Shameless MPs ignore their consciences to follow the party line.
If last Thursday's vote in Federal Parliament on two bills to end live animal exports was a true indication, Australia has only two MPs - Andrew Wilkie and Adam Bandt - who do not support one of the cruellest trades this world has known.
This is, of course, not the case, which is why the view from the parliamentary gallery of these two men lodging their silent protest against live exports - while across the floor colleagues distracted their consciences with meaningless chatter - was a tragic one.
The sad nature of this spectacle was magnified by the sight of MPs from the ALP and Coalition, who have voiced their opposition to live export, forced to vote in line with party policy.
Only days before this vote, more than 20,000 Australians took to the streets to call on the government to ban live animal exports. Earlier, about 350,000 petition signatures had been lodged calling for a ban. As Parliament sat, 67,000 sheep were stranded for a ninth day in Port Adelaide on a broken-down live export vessel. Hundreds have died. Had this breakdown occurred in the Indian Ocean rather than the Spencer Gulf, thousands would have died.
A fortnight earlier I stood in slaughterhouses in Turkey observing sheep and cattle being shackled and hoisted by a rear leg into the air to have their throats cut while fully conscious.
Despite this practice clearly breaching base international standards, more than 500,000 animals have been exported to Turkey in the past 18 months.
Not content with already exporting live Australian animals to more than a dozen destinations where there are no laws to protect them from cruelty, exporters continue to seek new markets without concern for the consequences animals will face.
Five months earlier, I spent six consecutive nights in Indonesian slaughterhouses, witnessing Australian cattle being brutalised in the most terrible manner imaginable, with this treatment enabled through restraint boxes branded with Meat & Livestock Australia (MLA) and Livecorp logos. Never had the complicity and culpability of Australia's live trade in animal cruelty been more evident to the government and community.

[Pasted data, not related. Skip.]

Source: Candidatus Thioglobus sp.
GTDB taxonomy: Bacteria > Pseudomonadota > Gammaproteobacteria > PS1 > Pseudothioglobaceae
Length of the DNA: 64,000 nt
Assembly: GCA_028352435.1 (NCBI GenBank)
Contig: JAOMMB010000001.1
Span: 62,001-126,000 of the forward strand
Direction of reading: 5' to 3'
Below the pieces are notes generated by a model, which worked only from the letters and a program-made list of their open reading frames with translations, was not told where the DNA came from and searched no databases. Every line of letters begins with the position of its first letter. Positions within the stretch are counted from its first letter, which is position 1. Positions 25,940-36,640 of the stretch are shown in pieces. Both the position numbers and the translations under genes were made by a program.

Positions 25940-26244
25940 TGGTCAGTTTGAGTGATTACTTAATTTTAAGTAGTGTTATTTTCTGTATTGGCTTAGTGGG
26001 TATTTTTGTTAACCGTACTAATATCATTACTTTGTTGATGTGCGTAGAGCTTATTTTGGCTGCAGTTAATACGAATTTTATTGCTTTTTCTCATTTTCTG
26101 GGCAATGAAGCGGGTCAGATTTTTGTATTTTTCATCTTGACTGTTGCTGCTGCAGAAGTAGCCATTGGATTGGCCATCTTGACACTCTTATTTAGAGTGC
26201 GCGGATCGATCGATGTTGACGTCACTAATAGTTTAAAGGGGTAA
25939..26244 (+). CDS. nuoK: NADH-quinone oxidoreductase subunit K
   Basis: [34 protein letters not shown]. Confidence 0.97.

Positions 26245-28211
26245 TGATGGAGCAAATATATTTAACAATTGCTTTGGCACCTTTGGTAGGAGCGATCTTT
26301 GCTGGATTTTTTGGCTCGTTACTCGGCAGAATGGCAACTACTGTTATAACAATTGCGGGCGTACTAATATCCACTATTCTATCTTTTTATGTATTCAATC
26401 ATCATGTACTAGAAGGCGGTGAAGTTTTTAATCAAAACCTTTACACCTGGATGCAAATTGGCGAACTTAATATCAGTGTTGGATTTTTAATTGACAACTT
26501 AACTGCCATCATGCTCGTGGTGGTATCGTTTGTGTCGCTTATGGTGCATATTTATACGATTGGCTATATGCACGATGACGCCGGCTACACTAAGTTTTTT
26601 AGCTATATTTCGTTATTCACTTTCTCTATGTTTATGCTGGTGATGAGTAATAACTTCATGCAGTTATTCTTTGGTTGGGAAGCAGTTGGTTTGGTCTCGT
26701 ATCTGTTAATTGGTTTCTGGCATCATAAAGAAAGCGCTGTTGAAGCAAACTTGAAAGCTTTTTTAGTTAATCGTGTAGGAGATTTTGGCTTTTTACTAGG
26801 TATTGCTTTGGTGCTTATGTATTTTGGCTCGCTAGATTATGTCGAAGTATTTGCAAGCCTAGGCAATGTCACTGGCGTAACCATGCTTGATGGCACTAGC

MPs' ongoing defence that by ''being in the market'' it can improve animal welfare was fully exposed for what it is - public relations spin to maintain producer and government support. Nearly a decade of evidence reveals their willingness to supply animals to importing countries regardless of their treatment.
As the investigator documenting the treatment of exported animals in nine importing countries since 2003, I have witnessed the full extent of the collateral damage of this trade. Most of these countries are still to recognise their legal and ethical responsibilities to treat animals humanely. And why would they when Australia endorses a trade that causes the suffering and deaths of tens of thousands of animals during transportation annually?
But the damage doesn't stop there. The provision of millions of Australian animals for decades has reinforced local views that their cruel treatment of animals is acceptable.
To argue that this unethical trade should continue on the basis of profit is extremely offensive, but the argument also lacks economic validity. Live trade profit is insignificant compared with broader meat exports or with wheat, coal and even wine. Australia's sheep-meat exports to the Middle East last year were worth $114 million more than live sheep exports ($400 million against $286 million), revealing buyers' increasing willingness to take a chilled product. This market would increase if Australia did not provide live animals.
Australians will neither forgive nor forget the live export trade for its culpability in animal cruelty in Indonesia and other importing nations. The memory of one black steer from the Kimberley shaking violently in fear in an Indonesia abattoir while watching his mates slaughtered is indelibly imprinted in Australians' memories. The federal government's failure to mandate pre-slaughter stunning as a prerequisite for granting export permits on the reopening of the trade ensures that this black steer will not be the last to tremble in terror in foreseeing his own fate.
That the ALP and Coalition remain wedded to this cruel trade defies logic, economics and the wishes of most Australians. Most producers who send animals to the live trade already have the option of sending their animals to the domestic market.
The Wilkie bill, which would have phased out live export over three years, allowed for readjustments, including the opening of processing facilities in Australia's top end. That such a reasonable piece of legislation failed to win the support of either major party should rest heavily on the consciences of their powerbrokers.
Agriculture Minister Joe Ludwig has warned the live export industry that it is in danger of losing its ''social licence''. As far Australians are concerned, the industry was never granted one.
The ALP and the Coalition have underestimated the importance of animal welfare to Australians. Although the bills failed this time, their time will come. Those creatures, whose agony we witnessed, did not die in vain. More and more people are demanding compassionate treatment of species other than our own. Ultimately, even the forces of greed, indifference and ignorance will not silence them.
Lyn White is campaign director of Animals Australia.